This chapter explains the liturgy for two ceremonies to be performed when they entered the Promised Land: the first fruits and the tithe. This first fruits ceremony is not to be confused with the first fruits ceremony that was to be celebrated on a yearly basis (Exodus 23:16-19, 34:26; Leviticus 23:10-11; Numbers 15:18-20). The ceremony here is so beautiful. I can envision the bringing of the first fruits of the new land, and the recounting of the story of Israel from the wandering Aramean, Jacob, who had wandered from southern Canaan to Haran and back (Genesis 25-35), migrated to Egypt (Genesis 46:3-7), married an Aramean woman (Genesis 28:5; 20:16,28), and went from a small nation to a great one (Exodus 1:5; 1:7). It is a recounting of God's faithfulness to His chosen people out of Egypt and into the Promised Land. This recounting would lead them to worship before the LORD their God (26:10).
This chapter concludes with a calling forth of a total commitment to the Lord and His commands and a reaffirmation of God's commitment to Israel. It might be called a "ratification" of the covenant between the Lord and Israel covering Israel's responsibilities and the Lord's responsibilities.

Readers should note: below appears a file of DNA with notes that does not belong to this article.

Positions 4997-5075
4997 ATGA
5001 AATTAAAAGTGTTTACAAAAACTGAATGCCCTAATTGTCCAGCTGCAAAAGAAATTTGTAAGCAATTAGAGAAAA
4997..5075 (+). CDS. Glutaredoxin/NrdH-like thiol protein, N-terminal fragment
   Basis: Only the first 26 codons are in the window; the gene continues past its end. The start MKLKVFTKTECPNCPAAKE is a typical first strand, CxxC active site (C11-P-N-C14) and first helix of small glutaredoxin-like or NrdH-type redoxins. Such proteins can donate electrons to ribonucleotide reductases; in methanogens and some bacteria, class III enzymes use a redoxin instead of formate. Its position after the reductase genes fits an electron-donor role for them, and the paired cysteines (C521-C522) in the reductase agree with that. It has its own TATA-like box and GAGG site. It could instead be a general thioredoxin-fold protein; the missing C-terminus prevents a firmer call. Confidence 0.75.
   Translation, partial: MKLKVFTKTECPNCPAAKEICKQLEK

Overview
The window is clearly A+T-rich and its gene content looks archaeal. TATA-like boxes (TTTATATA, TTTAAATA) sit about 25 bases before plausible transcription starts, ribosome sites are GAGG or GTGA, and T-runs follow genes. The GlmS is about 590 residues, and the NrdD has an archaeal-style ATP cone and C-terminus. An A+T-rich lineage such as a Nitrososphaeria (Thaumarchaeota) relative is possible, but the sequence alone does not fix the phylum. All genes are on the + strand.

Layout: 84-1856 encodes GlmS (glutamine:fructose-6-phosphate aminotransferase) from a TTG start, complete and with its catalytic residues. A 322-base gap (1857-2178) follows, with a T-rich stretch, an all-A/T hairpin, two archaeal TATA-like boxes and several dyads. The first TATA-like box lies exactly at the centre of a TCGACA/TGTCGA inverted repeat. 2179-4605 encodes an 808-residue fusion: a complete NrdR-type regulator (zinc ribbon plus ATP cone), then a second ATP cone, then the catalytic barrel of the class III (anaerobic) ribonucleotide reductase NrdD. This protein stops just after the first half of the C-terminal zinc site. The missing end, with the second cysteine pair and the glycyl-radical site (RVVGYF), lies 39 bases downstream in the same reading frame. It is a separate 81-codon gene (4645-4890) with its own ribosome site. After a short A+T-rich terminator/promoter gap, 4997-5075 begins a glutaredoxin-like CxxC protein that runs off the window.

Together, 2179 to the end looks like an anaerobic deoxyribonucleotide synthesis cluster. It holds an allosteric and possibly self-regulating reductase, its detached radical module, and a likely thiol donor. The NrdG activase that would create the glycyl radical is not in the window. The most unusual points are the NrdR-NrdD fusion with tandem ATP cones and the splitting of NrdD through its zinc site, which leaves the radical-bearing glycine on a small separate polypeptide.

This chapter is the beginning of Moses' third address to Israel that will go through 29:1 and discusses the consequences of obedience and disobedience. Moses commanded the Israelites to set up stones with the law on Mount Ebal along with an altar for burnt offerings. He also commanded them to OBEY! It did not do any good to just know the words of the Law. They needed to obey them. This is a great word for us when it comes to the study of the Bible. D.L. Moody said, "The Scriptures were not given to increase our knowledge but to change our lives." The only way to do that is through obedience to it!
The chapter concludes with a series of curses that were to be spoken by the priests and affirmed by the people and followed by an Amen that meant "So be it."
REFLECTION - "Remembering" (2008)
My mind focused on two different passages that have a common theme of remembering.
In Deuteronomy 24, my heart camped on God commanding Israel to be compassionate toward the alien, orphan, and widow by reminding them of their own slavery in the land of Egypt:
But you shall remember that you were a slave in Egypt, and that the LORD your God redeemed you from there; therefore I am commanding you to do this thing. (24:18)
You shall remember that you were a slave in the land of Egypt; therefore I am commanding you to do this thing. (24:22)
I was losing a grip on my compassion for her in the midst of the conversation until God spoke to me very clearly, "Carol, remember when you used to feel paranoid and get frustrated and angry just like this woman? Do you remember the times when you were all alone and defenseless? You had the same reaction this woman is having right now."
This gentle word from the LORD allowed me to put myself in this woman's shoes. I could say, "I can see how you could feel this way. I remember feeling the exact same way in the past. I can begin to understand your fear."